Four Reasons Advisors Change Firms
Advisors who change their broker/dealer affiliation are typically leaving what they consider less-than-stellar career situations for a firm that will increase both their professional success and personal happiness. If you feel like your firm could be doing more for you, take a look at the four most common reasons advisors leave their broker/dealers, and consider which of them apply to you: culture, compensation, control and challenge.
- An advisor may be pursuing or want to pursue a niche market, targeting clients based on their lifestyles or investable assets, for instance.
- These advisors need a firm that will support such an endeavor through sophisticated technology, marketing support or targeted services.
- They may be dissatisfied with their firm’s culture due to the effects of a broker/dealer merger or acquisition.
- Some advisors join independent broker/dealers or smaller regional firms because they want more control over their careers instead of feeling like just another number at a large wirehouse.
- An advisor may feel that their commissions or fees fail to meet their expectations because of a subpar work environment.
- These advisors may believe that their firms, teams or supervisors are not supportive enough, thus limiting their full earning potential.
- Most leave their current firms in pursuit of higher payouts, front money, signing bonuses, improved employee benefits, the ability to sell their books of business, or other forms of compensation.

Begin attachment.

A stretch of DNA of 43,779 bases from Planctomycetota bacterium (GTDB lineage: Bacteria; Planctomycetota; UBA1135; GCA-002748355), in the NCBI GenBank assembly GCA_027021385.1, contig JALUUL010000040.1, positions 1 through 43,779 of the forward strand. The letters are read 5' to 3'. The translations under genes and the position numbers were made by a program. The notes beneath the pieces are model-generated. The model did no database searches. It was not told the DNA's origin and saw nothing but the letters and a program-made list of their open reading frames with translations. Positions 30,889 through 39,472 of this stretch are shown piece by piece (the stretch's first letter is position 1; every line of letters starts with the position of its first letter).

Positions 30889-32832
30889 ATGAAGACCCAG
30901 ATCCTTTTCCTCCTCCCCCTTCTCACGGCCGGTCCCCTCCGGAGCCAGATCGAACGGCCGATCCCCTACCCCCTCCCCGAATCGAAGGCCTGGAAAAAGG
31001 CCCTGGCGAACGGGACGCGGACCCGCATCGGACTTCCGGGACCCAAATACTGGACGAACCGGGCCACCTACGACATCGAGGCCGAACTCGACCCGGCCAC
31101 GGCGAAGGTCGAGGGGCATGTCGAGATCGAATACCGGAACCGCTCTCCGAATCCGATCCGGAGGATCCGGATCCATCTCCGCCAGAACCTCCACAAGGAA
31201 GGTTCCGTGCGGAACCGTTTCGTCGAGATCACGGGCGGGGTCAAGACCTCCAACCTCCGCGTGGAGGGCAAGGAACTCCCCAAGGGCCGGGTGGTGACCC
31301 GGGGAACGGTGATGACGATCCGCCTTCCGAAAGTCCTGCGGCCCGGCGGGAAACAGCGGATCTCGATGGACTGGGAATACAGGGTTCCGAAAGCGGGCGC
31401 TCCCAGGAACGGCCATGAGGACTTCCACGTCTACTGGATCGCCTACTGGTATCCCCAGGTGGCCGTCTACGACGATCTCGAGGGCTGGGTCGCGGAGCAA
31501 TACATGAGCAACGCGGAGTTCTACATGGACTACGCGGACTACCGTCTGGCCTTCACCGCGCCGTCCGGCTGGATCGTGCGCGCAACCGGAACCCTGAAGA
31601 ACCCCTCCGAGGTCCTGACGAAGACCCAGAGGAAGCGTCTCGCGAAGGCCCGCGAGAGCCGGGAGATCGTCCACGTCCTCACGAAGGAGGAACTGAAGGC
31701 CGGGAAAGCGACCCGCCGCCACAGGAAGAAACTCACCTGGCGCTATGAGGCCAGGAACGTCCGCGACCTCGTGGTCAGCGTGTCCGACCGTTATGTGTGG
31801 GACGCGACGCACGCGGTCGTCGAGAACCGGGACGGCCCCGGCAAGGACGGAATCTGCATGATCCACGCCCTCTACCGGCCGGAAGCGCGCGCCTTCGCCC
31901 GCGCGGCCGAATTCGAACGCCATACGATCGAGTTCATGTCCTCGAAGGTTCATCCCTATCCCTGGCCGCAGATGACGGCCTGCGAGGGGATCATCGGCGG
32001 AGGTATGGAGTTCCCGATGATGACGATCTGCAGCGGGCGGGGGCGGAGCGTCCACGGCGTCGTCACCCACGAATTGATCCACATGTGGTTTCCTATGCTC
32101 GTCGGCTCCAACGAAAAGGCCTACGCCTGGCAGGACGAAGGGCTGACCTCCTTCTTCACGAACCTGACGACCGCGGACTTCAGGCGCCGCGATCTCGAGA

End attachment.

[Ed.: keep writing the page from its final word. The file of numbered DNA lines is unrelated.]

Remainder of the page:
- Some advisors may want more flexibility in the types of financial products they can offer clients.
- Others may not want to be restricted to a certain geographic area.
- Some may feel they deserve to own their books of business, since they – not their firms – have built those relationships.
- They may also want the flexibility to establish a brand for their business that is independent from their firm’s brand.
- Some advisors prefer the responsibility of running their own businesses.
- They want to handle all their administrative and managerial tasks, even choosing their office space and furniture.
- Usually, only firms that facilitate truly independent advisor affiliations allow this.
- There are advisors who may want or need more one-on-one time with their clients, and their current work environments – especially in cases where firms insist on pushing certain products – can impair such efforts.